Southeast Asia Rural Social Leadership Institute
|Motto||Veritas Liberabit Vos|
|Research type||Outreach unit|
Field of research
|Poverty alleviation, Social leadership, and Human development|
|President||Fr. Roberto C. Yap, S.J., Ph.D. (as university president)|
|Dean||Roel R. Ravanera, M.A., M.S.Ag. (as Dean of Agriculture)|
|Director||Fr. Rene C. Tacastacas, S.J.|
|Location||Cagayan de Oro City, Philippines|
|Affiliations||Society of Jesus, MISEREOR|
|Xavier University - Ateneo de Cagayan College of Agriculture|
The Southeast Asia Rural Social Leadership Institute (SEARSOLIN) is one of the outreach units of the Jesuit Xavier University located in Cagayan de Oro City, Philippines. It is an international training center dedicated to the formation of socially committed and competent leaders in the struggle for poverty alleviation and holistic human development within the context of diverse cultural and religious traditions in Asia, Pacific and Africa. It aspires for no less than a just social order where respect for human dignity, deference of various religious beliefs, equitable distribution of wealth and care of the bounty of the earth shall prevail.
The training programs are geared towards the understanding of poverty, the process that lead or perpetuate it and adoption of the skills necessary to alleviate it such that in the final analysis, the poor will be primary beneficiaries of the SEARSOLIN programs.
The College of Agriculture of Xavier University was founded in 1953 by Fr. William F. Masterson SJ. Eleven years after, in 1964, SEARSOLIN, as an offshoot of the College, began with full support from MISEREOR, Germany. Since then, it has trained thousands of rural, social development leaders from different parts of Asia, Pacific and Africa.
- Fr. William F. Masterson S.J., 1964–1984
- Fr. Antonio J. Ledesma S.J., D.D., 1984–1993
- Anselmo B. Mercado, Ph.D., 1993–2007
- Fr. Josenilo G. Labra S.J., 2007-2012
- Fr. Rene C. Tacastacas, S.J. 2012-present
The Social Leadership Course is offered annually from June to December and is packaged in a monthly modular form in a series of ten modules that allows the participants more flexibility to select and stay for a shorter or longer period.
The modules are:
- Module 1: Participatory organizational and project management (June)
- Module 2: Sustainable agriculture (July)
- Module 3: Cooperative-ism and Cooperatives (August)
- Module 4: Project monitoring and evaluation (September)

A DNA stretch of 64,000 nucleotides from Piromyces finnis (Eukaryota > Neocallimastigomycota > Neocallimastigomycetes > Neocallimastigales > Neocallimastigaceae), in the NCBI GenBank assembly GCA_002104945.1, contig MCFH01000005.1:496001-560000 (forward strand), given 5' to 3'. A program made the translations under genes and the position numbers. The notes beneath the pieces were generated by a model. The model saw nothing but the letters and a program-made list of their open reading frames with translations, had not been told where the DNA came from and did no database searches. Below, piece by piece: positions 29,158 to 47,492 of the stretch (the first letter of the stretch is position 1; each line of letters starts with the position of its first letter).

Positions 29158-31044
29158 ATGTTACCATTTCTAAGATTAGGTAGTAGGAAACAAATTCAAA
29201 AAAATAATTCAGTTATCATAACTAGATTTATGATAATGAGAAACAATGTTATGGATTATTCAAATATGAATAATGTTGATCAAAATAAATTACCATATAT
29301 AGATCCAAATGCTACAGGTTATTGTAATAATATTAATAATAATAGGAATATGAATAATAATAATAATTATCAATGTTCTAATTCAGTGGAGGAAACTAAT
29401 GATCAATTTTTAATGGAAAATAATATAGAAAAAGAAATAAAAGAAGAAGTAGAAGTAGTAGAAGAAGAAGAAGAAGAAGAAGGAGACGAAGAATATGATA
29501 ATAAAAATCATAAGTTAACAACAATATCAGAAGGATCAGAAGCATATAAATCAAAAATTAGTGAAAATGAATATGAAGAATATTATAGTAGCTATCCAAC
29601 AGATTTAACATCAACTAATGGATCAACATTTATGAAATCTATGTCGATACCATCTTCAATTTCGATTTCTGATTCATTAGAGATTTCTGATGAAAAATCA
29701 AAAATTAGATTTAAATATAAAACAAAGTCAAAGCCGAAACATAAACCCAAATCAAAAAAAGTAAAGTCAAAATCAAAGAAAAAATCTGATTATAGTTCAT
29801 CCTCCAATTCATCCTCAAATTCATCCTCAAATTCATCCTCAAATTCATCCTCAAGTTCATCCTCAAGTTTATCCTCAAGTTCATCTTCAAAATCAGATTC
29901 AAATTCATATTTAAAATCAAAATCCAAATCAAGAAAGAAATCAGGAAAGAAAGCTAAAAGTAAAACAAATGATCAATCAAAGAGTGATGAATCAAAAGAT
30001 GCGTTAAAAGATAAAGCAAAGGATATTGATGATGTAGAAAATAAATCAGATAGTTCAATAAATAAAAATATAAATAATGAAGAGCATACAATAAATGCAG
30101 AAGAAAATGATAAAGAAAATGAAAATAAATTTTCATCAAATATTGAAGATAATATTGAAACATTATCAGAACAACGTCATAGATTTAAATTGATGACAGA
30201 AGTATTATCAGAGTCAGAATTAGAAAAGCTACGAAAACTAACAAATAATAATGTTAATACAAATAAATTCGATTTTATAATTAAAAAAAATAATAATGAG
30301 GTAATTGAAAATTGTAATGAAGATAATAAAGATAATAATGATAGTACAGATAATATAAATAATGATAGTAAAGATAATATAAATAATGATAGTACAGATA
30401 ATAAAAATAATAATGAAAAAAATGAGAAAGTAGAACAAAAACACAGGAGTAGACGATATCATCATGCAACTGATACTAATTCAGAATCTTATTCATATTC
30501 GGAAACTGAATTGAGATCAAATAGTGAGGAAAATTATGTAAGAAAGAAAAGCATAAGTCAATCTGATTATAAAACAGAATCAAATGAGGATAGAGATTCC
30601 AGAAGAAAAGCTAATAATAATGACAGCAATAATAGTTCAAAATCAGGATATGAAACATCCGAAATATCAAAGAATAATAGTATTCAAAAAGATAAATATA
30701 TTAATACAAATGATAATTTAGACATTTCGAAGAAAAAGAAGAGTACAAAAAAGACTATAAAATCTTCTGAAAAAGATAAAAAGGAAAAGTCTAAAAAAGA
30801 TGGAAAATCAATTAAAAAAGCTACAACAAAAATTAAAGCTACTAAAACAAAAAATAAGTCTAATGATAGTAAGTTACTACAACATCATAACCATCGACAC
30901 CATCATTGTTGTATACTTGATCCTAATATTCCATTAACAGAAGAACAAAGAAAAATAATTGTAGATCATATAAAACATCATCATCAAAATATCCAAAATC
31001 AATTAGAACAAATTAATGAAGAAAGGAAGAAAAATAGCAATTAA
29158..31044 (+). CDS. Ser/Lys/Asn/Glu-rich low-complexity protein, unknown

- Module 5: Volunteer program development and management (September)
- Module 6: Peace building approaches to development (October)
- Module 7: Responsible and independent journalism (October)
- Module 8: Micro/Small enterprise development, business planning and microfinance (November)
- Module 9: Socioeconomic and environmental issues and interventions addressing urbanization in developing countries (November)
- Module 10: Development action plan (December)
The SEARSOLIN program has always been deliberately integrated and generalist, believing in training the whole person to enable her/him to be at the service of all, through the blending of value courses and social sciences as well as management and practical skills. SEARSOLIN focuses on the 'head' (theory/thinking), the 'heart' (values/loving), and the 'hands' (practical/doing). The pedagogy is more "hands-on" than strictly academic. The community live-in training of several months provides a unique experience and rich socio-cultural dynamics during which the international participants develop fellowship, camaraderie and leadership values and skills.
What SEARSOLIN stands for
- South because it caters to the developing nations of the South, or Third World, vis-à-vis the richer nations of the North.
- East because it is in Asia, it builds on the rich cultural and religious traditions of the East.
- Asia because SEARSOLIN's home is Asia and its trainees mainly come from the three sub-regions of Asia — South, Southeast, and East — even as it welcomes also participants from the Africa and the Pacific Islands.
- Rural because its concerns are focused on rural development issues, including rural poverty alleviation as challenged by food security.
- Social because it talks of the human person in society and deals with the imperatives of social justice.
- Leadership because it strives to form leaders with conscience, competence, and commitment; leaders with a clear vision and the social skills needed for the development tasks ahead.
- Institute because it is a training center with a time-tested program and a continuing fellowship among development workers in the field in the countries of Asia and the developing world.